Building Communities of Learners: A Collaboration among Teachers, Students, Families, and Community

Building Communities of Learners: A Collaboration among Teachers, Students, Families, and Community

Building Communities of Learners: A Collaboration among Teachers, Students, Families, and Community

Building Communities of Learners: A Collaboration among Teachers, Students, Families, and Community

Synopsis

This popular text shows how teachers can create partnerships with parents and students that facilitate participation in the schools while also validating home culture and family concerns and aspirations. It reflects current research and theory in several areas related to literacy development, including family literacy, bilingual and multicultural education, critical pedagogy, participatory research, cooperative learning, and feminist perspectives. Teachers of students who are immigrants, non-native speakers of English, and members of marginalized groups will find this book especially pertinent.

Excerpt

In the past two decades, political and economic dislocations around the world have stimulated a surge of immigration to the shores of the United States. In virtually every city in the country, we find new arrivals from a multitude of ethnic, national, cultural, and language groups. Immigrants bring with them their dreams and aspirations for success in a new land. At the same time, they find themselves struggling to understand a new culture, and it is not uncommon for them to encounter prejudice and racism. These new immigrants may be unable to speak English and are often without the skills or the benefit of a formal education from their homeland. This places an enormous burden on the shoulders of the young students who find themselves caught between two cultures.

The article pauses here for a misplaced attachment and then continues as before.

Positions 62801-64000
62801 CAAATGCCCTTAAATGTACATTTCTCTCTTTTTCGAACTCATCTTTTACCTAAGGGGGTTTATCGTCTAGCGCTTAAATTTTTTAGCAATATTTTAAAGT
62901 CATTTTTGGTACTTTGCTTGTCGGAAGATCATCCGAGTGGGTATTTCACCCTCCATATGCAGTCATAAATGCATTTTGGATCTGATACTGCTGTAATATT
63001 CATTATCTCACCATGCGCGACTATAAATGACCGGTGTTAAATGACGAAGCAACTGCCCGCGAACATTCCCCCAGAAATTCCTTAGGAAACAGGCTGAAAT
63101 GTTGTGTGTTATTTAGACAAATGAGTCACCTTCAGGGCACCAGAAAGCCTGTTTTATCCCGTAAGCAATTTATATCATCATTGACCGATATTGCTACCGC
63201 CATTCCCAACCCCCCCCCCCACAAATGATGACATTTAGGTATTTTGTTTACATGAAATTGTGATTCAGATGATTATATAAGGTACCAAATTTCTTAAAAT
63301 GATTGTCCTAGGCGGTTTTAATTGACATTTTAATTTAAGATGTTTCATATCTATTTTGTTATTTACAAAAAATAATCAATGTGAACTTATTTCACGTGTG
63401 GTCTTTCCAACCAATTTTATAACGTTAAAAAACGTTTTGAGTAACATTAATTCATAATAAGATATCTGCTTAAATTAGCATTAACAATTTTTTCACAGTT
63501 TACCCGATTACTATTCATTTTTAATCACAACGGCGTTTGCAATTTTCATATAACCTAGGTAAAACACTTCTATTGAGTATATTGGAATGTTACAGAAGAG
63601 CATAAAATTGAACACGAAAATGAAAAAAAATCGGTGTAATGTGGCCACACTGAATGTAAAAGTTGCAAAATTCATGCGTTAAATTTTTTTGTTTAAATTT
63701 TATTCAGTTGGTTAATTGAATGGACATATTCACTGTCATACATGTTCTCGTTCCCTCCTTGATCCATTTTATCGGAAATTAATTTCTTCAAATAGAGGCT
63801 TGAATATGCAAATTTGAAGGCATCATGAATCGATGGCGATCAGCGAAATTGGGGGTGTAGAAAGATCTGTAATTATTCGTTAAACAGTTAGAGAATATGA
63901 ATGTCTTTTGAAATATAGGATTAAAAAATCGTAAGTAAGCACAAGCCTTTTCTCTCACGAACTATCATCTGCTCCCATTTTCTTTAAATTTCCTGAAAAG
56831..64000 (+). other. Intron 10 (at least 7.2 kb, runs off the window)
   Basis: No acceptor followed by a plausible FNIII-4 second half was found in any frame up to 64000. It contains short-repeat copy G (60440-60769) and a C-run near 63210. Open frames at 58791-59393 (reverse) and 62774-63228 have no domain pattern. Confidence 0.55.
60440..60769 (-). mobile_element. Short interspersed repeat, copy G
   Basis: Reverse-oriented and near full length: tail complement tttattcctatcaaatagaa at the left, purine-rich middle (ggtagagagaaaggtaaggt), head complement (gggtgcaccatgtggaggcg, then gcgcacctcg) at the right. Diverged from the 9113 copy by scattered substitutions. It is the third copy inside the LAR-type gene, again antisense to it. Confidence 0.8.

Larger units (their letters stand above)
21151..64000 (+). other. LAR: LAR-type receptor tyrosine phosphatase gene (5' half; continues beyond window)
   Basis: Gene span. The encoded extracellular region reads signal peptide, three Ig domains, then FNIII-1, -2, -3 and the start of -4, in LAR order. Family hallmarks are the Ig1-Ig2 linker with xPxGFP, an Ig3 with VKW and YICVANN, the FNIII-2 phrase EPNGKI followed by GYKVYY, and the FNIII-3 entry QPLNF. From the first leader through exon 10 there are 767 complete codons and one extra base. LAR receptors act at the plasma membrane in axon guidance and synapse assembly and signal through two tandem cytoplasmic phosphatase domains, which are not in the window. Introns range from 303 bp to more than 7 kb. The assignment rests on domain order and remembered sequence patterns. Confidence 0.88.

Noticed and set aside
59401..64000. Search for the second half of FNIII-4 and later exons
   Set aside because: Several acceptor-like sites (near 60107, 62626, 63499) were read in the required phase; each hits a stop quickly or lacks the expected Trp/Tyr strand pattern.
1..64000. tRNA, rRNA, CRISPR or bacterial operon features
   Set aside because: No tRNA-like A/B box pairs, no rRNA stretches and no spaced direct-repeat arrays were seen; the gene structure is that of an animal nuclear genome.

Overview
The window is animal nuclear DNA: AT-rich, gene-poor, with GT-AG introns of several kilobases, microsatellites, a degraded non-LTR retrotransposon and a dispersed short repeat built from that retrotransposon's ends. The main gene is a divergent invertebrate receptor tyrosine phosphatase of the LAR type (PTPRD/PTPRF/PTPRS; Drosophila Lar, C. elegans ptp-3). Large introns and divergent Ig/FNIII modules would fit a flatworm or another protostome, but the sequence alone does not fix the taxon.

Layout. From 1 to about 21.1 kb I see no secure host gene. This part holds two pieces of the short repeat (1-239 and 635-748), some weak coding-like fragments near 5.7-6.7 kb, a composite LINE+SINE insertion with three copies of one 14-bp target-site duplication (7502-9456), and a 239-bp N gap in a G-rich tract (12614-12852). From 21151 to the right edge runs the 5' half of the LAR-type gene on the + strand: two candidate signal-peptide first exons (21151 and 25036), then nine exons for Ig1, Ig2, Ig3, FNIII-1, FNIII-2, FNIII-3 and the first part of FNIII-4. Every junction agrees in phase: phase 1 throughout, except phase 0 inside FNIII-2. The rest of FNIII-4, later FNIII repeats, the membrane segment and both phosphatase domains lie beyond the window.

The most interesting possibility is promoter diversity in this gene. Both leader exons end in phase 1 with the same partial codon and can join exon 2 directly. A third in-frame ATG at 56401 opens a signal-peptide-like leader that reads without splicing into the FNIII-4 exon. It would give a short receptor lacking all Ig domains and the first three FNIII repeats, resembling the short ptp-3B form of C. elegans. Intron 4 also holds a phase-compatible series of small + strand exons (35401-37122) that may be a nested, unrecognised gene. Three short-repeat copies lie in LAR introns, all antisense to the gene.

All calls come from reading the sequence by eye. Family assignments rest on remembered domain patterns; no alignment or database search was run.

The children of new immigrants make up a growing percentage of students in U.S. public schools today. The 1990 national census found that in the total school-age population, one in seven students speaks a language other than English at home. Three-quarters of these students live in households where everyone speaks the nonEnglish language. Between 1980 and 1990 there was an estimated 38 percent increase in the numbers of home speakers of non-English languages aged five or older.

Across the country, teachers are challenged to teach this diverse population of students, who bring to school a wide variety of cultural practices and are dealing with the difficulties of adjusting to a new culture, a new educational system, and in many cases a new language.

Today's educators also face a tremendous opportunity to appreciate the rich and diverse ways in which language is used in the home and within the family and community, and to help their students to do the same. My contention, supported by the research cited in the present volume, is that this challenge of educating all students can be met only by addressing the central question posed in Building Communities of Learners:

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